You probably already know that the Bible you have on your lap
as you fact-check Cracked articles has been heavily edited. That's not
necessarily a bad thing, it's just that, as you can imagine, over the
centuries lots of people have tried adding their own books to it, to
advance an agenda or because they thought it would spice things up.
The point is, there are whole other books that used to be part of the
Bible, until someone took a hard look and said, "No way." And it's too
bad, because some of the miracles performed in these apocryphal texts
are freaking amazing.
#5. John: Commander of Bed Bugs
Early Christians considered The Acts of John
to be the gospel truth, just like the Four Gospels and the fact that
it's going to rain right after you get your car washed. That is, until
church officials took a harder look at the stories in the book in 325. Not only was The Acts of John
bounced out of the Bible, but the church burned all known copies.
That's how bananas it was. Keep that in mind as you read further.
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"And it came to pass that the LORD did a sick-ass back flip, and the panties did fly with the wings of a dove."
So, John is traveling around to spread the gospel as far as he can
and has amassed a decent following. The group he is traveling with comes
to an abandoned inn, and they decide to rest for the night. Too bad
there's only one bed, which obviously goes to John. Double too bad that
the bed is full of bed bugs. How do the apostles know? Because John
talks to them. Not the friends, the bugs:
I say unto you, O bugs, behave yourselves, one and all, and leave
your abode for this night and remain quiet in one place, and keep your
distance from the servants of God.
"Behave yourselves," he says, like he's talking to a pre-K room of humans or characters in an Austin Powers
movie. The next morning, when the group wakes up, they see a brigade of
bed bugs standing patiently outside the door of the inn, waiting:
"Since ye have well behaved yourselves in hearkening to my rebuke, come unto your place."
"But wipe your damn feet, I just mopped!"
John invites the bed bugs back into the house, and they immediately
crawl back into the bed and disappear into the crevices. Win-win for
#4. Peter, the Talking Dog and the Resurrected Fish
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If The Acts of Peter
are to be believed, Peter was like that kid who would eat hot sauce
laced with dirt if you just dared him hard enough. He'd do anything to
convince unbelievers he was a true representative of God, which kind of
makes sense if you remember that Peter was the guy who denied even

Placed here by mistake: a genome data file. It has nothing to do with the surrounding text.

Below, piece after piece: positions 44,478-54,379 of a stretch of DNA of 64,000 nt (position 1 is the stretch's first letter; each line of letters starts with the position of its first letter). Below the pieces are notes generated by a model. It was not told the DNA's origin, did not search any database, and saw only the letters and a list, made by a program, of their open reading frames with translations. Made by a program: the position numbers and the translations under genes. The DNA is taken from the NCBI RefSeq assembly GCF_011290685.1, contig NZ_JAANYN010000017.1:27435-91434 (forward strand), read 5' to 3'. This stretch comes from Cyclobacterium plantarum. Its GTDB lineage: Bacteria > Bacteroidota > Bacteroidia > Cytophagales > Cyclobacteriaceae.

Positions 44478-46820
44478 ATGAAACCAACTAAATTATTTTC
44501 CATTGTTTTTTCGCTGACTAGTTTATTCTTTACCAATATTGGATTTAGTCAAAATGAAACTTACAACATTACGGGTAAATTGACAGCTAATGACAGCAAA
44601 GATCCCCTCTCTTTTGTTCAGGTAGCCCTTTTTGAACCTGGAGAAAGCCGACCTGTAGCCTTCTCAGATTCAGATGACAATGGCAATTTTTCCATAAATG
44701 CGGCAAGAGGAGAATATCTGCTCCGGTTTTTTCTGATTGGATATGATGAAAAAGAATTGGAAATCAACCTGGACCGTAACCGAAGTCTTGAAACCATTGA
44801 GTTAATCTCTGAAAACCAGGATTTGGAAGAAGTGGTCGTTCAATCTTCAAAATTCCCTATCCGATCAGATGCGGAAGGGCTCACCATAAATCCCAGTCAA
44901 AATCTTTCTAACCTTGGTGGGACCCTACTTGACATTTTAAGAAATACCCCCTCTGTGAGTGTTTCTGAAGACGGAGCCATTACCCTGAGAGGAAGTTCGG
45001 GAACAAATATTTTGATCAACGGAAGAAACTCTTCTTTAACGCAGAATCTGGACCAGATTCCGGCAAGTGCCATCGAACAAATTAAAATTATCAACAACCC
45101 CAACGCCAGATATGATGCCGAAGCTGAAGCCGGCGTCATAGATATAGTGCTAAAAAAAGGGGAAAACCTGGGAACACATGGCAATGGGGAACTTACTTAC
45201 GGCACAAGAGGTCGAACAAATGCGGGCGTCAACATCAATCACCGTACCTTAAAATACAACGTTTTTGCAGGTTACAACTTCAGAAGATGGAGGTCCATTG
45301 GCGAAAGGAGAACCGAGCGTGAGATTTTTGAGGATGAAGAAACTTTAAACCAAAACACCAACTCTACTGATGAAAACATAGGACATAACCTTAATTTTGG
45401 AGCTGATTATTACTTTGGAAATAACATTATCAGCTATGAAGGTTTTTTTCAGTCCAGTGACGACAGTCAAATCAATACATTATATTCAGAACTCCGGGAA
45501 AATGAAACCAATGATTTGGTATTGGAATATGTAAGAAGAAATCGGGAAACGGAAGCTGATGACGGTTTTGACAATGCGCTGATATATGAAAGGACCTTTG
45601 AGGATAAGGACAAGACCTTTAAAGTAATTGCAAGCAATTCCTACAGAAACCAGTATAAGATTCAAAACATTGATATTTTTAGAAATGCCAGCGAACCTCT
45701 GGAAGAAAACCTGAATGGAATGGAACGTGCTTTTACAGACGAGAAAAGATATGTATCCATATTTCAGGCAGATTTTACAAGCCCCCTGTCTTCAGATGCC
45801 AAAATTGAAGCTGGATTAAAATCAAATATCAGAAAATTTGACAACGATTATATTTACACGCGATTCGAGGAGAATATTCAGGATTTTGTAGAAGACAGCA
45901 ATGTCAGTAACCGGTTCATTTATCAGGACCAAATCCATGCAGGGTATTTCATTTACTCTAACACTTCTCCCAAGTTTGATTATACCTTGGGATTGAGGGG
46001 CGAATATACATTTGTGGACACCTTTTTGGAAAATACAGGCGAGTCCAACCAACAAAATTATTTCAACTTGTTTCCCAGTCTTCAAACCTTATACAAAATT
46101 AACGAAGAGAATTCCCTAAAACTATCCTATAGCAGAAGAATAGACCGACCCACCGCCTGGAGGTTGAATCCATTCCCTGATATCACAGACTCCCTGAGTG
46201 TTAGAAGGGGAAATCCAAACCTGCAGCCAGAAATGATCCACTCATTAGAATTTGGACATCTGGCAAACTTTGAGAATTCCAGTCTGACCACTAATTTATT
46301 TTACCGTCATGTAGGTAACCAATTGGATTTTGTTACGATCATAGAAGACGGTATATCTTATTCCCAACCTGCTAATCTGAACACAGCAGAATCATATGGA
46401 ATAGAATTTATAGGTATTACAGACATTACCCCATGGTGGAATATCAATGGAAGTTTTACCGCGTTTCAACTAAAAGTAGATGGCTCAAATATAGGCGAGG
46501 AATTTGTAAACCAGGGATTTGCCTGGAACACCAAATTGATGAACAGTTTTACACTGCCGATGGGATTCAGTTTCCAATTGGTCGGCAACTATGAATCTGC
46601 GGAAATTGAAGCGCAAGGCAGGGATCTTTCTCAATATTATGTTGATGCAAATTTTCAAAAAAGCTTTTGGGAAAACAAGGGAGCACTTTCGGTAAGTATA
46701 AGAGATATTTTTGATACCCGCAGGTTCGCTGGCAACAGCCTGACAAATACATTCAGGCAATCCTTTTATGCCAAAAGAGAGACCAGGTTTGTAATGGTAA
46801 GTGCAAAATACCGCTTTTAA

knowing Jesus three times the night before the Crucifixion. He had a lot
of making up to do.
"We don't even have a number for how many Hail Marys that is. Just keep praying till I tell you to stop."
Now, we're going to go more into this in a minute, but Peter had a
bizarre grudge against a Jewish magician named Simon. Simon, according
to Peter, was leading people astray and sullying God's name. In Peter's
head, the whole Simon thing could be solved with a few miracles. Miracle
One: Give a dog the voice of a man to send a warning.
And Peter, seeing a great dog bound with a strong chain, went to
him and loosed him, and when he was loosed the dog received a man's
voice and said unto Peter: What dost thou bid me to do, thou servant of
the unspeakable and living God? Peter said unto him: Go in and say unto
Simon in the midst of his company: Peter saith unto thee, Come forth
abroad, for thy sake am I come to Rome, thou wicked one and deceiver of
Oh, shiiiiit. Peter just summoned Simon via dog. VIA DOG. And check this out.
And immediately the dog ran and entered in, and rushed into the
midst of them that were with Simon, and lifted up his forefeet and in a
loud voice said ...
What he said was not important. He said what Peter told him to say,
which, P.S., isn't too crazy in the Bible world since a donkey got the power of speech in the Old Testament. What's crazy is that this dog stands up
to deliver the message. He stood up like people. This dog becomes the
star of the show, which kind of plays out like a low-rent soap opera.
But Simon saith to the dog: Say that I am not here.
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"Just be cool and cover for me, dude."
To which Dog replies:
Hast thou taken thought so long, to say at last: 'Tell him that I